Archaeologists have unearthed a silver medallion depicting the Greek goddess Aphrodite (Roma Venüs) in a 2100-year-old grave of a priestess on the northeast coast of the Black Sea.
The unique medallion depicts ten rather than the known twelve signs of the zodiac and provides insight into religious practices at the time of its creation.
The discovery, in the opinion of archaeologists, raises the possibility that the buried woman was an Aphrodite priestess, the goddess of beauty and love. The rings, silver earrings, and other grave goods that were dedicated to the goddess led to these conclusions.
The grave is among a number of striking finds unearthed this summer at a site near the shore of the Taman Peninsula in southern Russia, east of the Crimean Peninsula and between the Black Sea and the Sea of Azov.
According to the Oleg Deripaska Volnoe Delo Foundation’s spokesman Ruben Bunyatyan, archaeologists Nikolay Sudarev and Mikhail Treister discovered the woman’s grave during the Phanagoria archaeological expedition’s 2022 summer season.
Greek historian, Hecataeus of Miletus, said that Phanagoria was founded in the sixth century B.C. by refugees from Teos, a Greek city on the coast of Anatolia now part of modern-day Turkey.
The Aphrodite medallion is surrounded by 10 embossed symbols that correspond to signs of the zodiac, including a lion for Leo, a bull for Taurus, and a scorpion for Scorpio. But the symbols for the zodiac signs Aquarius and Libra are missing, and the researchers don’t know why.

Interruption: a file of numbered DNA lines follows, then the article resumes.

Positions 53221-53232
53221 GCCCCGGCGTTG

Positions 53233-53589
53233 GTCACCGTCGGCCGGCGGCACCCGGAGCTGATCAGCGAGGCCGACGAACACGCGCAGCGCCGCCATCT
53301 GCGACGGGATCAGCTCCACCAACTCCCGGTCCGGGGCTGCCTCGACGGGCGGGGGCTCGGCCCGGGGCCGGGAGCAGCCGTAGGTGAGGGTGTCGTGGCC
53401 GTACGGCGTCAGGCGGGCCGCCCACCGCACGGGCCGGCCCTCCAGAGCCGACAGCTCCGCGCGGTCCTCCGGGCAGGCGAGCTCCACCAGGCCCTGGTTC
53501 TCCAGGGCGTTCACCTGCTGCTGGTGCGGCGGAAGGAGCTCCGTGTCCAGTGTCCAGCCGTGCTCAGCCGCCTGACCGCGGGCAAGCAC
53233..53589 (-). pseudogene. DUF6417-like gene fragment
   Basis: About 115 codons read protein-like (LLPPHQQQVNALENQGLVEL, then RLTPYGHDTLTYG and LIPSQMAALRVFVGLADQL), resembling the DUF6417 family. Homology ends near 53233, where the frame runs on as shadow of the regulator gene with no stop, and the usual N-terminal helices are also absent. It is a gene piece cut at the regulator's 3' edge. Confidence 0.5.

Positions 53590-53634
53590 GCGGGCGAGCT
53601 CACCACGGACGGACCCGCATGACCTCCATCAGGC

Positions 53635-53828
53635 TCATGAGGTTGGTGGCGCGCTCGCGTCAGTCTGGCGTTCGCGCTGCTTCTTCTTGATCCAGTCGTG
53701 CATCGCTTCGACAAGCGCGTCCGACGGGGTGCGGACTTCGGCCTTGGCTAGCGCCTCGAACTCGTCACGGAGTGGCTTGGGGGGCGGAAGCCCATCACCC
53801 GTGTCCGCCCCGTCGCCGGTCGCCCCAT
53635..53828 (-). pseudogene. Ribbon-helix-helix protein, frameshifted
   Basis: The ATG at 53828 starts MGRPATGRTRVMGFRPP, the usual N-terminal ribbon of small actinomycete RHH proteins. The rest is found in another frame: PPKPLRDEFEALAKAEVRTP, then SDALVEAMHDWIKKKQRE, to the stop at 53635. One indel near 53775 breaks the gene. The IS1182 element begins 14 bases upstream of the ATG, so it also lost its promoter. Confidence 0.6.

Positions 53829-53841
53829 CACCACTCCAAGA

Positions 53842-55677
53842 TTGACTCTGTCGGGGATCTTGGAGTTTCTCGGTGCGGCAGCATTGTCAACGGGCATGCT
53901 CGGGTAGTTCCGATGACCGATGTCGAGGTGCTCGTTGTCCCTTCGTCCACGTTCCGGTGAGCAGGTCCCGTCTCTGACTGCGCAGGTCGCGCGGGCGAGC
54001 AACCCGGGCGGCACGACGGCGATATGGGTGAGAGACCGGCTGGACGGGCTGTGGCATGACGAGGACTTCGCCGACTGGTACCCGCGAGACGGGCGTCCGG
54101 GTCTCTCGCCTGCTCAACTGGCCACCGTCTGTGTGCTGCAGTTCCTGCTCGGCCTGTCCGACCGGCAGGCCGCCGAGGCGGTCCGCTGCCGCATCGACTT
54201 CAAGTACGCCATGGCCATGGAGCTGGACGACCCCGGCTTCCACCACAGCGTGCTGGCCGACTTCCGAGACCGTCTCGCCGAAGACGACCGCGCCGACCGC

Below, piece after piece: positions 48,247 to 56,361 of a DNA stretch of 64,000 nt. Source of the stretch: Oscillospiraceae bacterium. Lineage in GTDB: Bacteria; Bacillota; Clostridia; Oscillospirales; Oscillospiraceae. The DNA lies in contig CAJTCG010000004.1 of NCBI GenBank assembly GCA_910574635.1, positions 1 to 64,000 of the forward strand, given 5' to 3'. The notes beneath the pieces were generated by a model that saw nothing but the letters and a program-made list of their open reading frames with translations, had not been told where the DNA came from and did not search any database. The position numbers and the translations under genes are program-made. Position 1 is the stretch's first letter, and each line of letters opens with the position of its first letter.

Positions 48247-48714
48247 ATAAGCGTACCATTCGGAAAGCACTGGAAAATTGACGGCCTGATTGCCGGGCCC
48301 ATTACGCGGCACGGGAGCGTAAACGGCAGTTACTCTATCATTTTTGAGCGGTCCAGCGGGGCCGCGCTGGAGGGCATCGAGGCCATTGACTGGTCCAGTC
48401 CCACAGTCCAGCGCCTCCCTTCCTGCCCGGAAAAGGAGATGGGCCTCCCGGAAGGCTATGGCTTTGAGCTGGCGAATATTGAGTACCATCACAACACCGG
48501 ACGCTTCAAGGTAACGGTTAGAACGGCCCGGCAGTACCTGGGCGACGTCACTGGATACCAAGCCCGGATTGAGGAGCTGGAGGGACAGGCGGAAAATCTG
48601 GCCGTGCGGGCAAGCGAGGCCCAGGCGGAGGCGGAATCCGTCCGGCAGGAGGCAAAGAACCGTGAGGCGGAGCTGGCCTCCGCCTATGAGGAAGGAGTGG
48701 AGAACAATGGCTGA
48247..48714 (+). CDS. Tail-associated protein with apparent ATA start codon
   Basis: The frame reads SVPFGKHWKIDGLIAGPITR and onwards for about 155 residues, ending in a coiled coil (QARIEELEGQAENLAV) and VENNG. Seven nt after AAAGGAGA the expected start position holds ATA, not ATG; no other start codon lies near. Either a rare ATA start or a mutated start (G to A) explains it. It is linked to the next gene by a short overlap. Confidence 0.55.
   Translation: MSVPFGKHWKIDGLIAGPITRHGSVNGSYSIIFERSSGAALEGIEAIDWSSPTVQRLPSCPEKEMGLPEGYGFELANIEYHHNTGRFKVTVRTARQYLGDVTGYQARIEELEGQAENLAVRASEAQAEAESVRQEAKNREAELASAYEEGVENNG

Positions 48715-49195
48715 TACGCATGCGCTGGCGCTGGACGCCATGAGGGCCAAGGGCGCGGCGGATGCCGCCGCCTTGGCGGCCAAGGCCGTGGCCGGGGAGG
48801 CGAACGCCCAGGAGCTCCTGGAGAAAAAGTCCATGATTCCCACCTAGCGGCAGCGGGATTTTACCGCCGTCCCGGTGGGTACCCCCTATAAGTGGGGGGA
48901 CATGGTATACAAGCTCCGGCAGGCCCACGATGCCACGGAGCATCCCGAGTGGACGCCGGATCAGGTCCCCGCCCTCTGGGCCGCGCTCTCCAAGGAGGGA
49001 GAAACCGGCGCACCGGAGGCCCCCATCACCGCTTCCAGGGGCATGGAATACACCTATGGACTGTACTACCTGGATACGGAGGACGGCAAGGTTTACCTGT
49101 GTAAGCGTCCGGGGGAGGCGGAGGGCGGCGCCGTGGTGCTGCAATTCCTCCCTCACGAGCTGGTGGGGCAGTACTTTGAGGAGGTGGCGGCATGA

According to archaeologists, the inclusion of the zodiac indicates the medallion is a portrayal of “Aphrodite Urania” — the heavenly aspect of the goddess, as distinct from her Earthly aspect, “Aphrodite Pandemos.”
It also suggests a belief in astrology, the idea that the positions of celestial bodies can influence events on Earth, which was widespread throughout the ancient world.
The silver medallion found in the early first century B.C. grave shows the embossed head, shoulders, and hands of Aphrodite, based on other contemporary iconographic portrayals.
Such medallions were common in the territory of the Bosporan Kingdom as early as 2,300 years ago, said Maria Chashuk, senior research associate of the Phanagoria archaeological expedition.
The medallion is about 7 centimeters (2.75 inches) in diameter and 15 millimeters thick.
Medallions of the sort were used in many ways: as brooches, as headgear accessories, and as pendants.
Another intriguing find at the Black Sea site was a warrior’s tomb featuring a sword that had been made in early medieval Iran.
The large iron sword was found in the style of swords from the Sassanid, or the second Persian Empire, which ruled the areas of modern-day Iran, Iraq, Turkmenistan, and much of Afghanistan. The researchers think that the sword may have been a diplomatic gift or that it may have been taken as a military trophy.
According to the statement from the Volnoe Delo Foundation, “this massive, expensive and prestigious sword was part of the equipment of the horsemen of the era of the Great Migration,” a period when much of Europe and Western Asia was threatened by invasions of peoples from Central Asia, such as the Huns. The unique find not only reflects the tastes of the late antique warriors of the Taman Peninsula, but also suggests that in the middle of the first millennium Phanagoria had close political and cultural ties with the [Sassanid] Empire,”
The warrior’s tomb (first century B.C.) also contained fragments of a horse’s harness, buckles, belt tips, glass jugs, utensils, and wooden boxes, as well as a pottery jug, beads, a brass mirror, and a pair of iron scissors.